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What Digital Really Means: LeanIX at Forrester's 2019 Digital Transformation & Innovation Forum

Posted by Tim R on May 15, 2019

Digital Transformation Enterprise Architecture

Representatives from LeanIX offered keynote and feature presentations in Chicago this week to audiences at Forrester’s 2019 Digital Transformation & Innovation Forum, a conference hosted by the global research firm and dedicated to tech-driven business enablement.

“Digital Means Designing for Change” – Mark McGregor

Up first was a keynote talk entitled “Digital Means Designing for Change” by LeanIX Strategist Mark McGregor, a master of business and process management with over 25 years’ worth of professional experience with varied software vendors and analysts.

For McGregor, digital transformation is a (long) journey—not a destination. It’s a continuous process, he explained, requiring leaders to focus more deeply on tooling and training in order to upgrade the fundamental behaviors of businesses. Not just on projects, programs and initiatives.

“Are you applying Digital to open up new business opportunities?” he asked the audience. “Or are you just doing what you’ve always done?”

In particular, McGregor believes digital technologies have the potential to open markets and create entirely new ways of doing business, and to illustrate his point, he cited one of LeanIX’s very own clients: DHL, a group that has internalized disruptive forces to become a juggernaut in the manufacturing of electric vehicles within Germany.

For DHL, digital is quite literally viewed as an integral piece of their delivery journey—whether in the use of hand-held devices for signing parcels, web interfaces for parcel tracking, automatic GPS route planning for delivery, online bookings for delivery and collection—and not just solely in terms of their front- or back-end IT systems. A tremendous example of progress, McGregor said, initiated by and aligned to business.

Yet such full-scale transformation can’t occur disproportionately throughout organizations, and for this reason, McGregor stressed the importance of distributing Enterprise Architecture efforts among diverse enterprise personnel to efficiently make sense of the incredible number of IT Applications and technologies in modern enterprises.

“There is no longer time or value in creating low-level IT diagrams. We must focus on managing at higher levels. Just as spreadsheets rather than visual models are used by financial planners, repositories that can manage information and interdependencies will overtake diagrammatic approaches to architecture.”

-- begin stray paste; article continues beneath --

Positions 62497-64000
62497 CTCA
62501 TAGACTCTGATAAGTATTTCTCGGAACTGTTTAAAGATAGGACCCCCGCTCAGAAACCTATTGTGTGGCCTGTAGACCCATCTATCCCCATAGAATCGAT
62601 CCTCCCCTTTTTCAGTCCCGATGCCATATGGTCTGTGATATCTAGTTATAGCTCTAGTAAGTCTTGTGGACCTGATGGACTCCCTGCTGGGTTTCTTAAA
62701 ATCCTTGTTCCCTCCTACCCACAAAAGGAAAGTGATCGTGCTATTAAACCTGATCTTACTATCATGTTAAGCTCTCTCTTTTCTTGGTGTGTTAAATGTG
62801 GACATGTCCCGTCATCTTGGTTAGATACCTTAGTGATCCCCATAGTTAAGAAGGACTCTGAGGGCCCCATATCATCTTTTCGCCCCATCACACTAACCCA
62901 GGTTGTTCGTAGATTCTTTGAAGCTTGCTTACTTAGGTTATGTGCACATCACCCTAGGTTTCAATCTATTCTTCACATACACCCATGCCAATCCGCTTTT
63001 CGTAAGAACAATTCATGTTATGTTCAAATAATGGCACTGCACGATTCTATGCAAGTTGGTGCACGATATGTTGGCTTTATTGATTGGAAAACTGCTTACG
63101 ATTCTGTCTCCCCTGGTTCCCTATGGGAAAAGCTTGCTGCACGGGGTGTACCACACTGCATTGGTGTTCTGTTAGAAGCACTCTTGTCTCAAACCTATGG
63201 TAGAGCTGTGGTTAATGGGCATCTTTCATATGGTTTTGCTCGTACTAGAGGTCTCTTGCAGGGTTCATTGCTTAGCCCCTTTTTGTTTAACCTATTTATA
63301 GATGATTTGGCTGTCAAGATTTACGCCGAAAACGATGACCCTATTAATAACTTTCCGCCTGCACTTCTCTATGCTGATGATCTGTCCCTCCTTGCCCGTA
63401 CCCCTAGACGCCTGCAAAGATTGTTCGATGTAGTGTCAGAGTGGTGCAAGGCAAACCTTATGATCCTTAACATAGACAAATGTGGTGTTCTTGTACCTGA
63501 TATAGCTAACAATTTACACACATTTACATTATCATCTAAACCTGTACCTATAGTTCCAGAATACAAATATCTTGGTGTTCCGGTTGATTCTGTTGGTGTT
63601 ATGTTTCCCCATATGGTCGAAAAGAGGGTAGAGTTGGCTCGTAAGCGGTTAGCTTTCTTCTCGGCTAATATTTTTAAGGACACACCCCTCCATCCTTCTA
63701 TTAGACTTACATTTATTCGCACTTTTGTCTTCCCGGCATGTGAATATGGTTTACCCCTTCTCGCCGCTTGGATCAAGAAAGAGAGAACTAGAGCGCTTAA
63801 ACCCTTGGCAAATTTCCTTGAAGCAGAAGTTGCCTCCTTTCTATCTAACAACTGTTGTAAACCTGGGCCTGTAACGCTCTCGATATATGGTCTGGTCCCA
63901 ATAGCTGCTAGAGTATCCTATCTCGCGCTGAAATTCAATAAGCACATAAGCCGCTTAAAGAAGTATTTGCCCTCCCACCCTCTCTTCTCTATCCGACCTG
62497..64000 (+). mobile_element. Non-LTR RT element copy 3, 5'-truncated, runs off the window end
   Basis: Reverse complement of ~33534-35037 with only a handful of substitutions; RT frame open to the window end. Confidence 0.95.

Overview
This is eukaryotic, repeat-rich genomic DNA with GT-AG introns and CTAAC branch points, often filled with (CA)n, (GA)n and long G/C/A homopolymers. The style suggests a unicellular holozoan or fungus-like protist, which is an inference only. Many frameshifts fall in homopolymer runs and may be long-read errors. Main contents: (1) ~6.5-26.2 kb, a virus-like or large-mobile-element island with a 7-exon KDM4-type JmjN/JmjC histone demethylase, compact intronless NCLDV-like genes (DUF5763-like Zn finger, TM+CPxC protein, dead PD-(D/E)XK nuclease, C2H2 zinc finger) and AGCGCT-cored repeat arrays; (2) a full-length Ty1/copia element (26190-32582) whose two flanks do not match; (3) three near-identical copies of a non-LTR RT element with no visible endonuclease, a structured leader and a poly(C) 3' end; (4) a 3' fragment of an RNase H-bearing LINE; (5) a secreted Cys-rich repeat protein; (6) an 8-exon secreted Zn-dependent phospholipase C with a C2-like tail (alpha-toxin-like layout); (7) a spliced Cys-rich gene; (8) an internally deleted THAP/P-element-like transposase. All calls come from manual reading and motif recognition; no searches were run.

LeanIX clients like Bosch, Adidas, Vodafone and Merck have already discovered the benefits of such dynamic repositories—each of whom now boasting 1,000 or more participants who regularly maintain and access data-driven insights with a single IT Portfolio Management inventory powered by the tool.


“Funding Innovation Through Effective Portfolio Management” – Simon Barth

The second presenter from LeanIX at the Forrester conference was the VP of Demand, Simon Barth. Barth, one of LeanIX’s earliest employees and a central figure in the development of the Enterprise Architecture Management tool’s business-first functionalities, gave a presentation entitled “Funding Innovation Through Effective Portfolio Management”.

His findings from the world of IT Portfolio Management proved surprising even to an audience of seasoned digital strategists:

  • 25% of time wasted due to stocktake in every project
  • 20 - 30% of Applications & IT Projects proven redundant
  • Only 26% of Applications typically migrated to the cloud

But as evidenced by Barth, given that the typical IT landscape contains, on average, 100 User Groups, 120 Business Capabilities and 600 Applications, it’s small wonder that organizations are unable to get a firm handle on their businesses—especially since IT budgets rarely grow to counteract these rising complexities and costs.

“Where does this leave room for innovation?” asked Barth. “Just consider how much this IT complexity limits the creative potential of businesses.”

A way to reduce this complexity, he advised, is with a strategic Portfolio Management Framework—and in particular, one beginning with an inventory and assessment of IT Applications and rationalized according to clear business value. Or, as Barth termed it, a “Business Capability-driven” design strategy.

And to activate such a design, he recommended IT Architects use modern tools like LeanIX that can offer leadership instant, data-driven insights into their portfolio and wherein Business Capabilities form the core of the Data Model. Of note, he highlighted several key features of these modern tools:

1. Functional Fit vs. Technical Fit Reports (with Live Filters for configurable views)

Functional or Technical IT

2. Reports arranged entirely by Business Capabilities

Business Capability Model Report

3. Application Matrix Reports showing functional overlap across regions for any given Business Capability

Enterprise Architecture Business Capability

4. Burndown Reports tracking rationalization progress

Rationalization Progress Enterprise Architecture

Barth concluded his presentation with three major take-aways:

  • Application inventory & assessment is a quick win
  • Business Capabilities are powerful for communication
  • Redundancies can be uncovered using the Application matrix

And with 180+ cross-industry clients who now use the tool daily and throughout their entire enterprises, LeanIX’s rapid success is perhaps evidence that global workforces now believe in the intuitive solutions available to reduce complexity in their IT environments.


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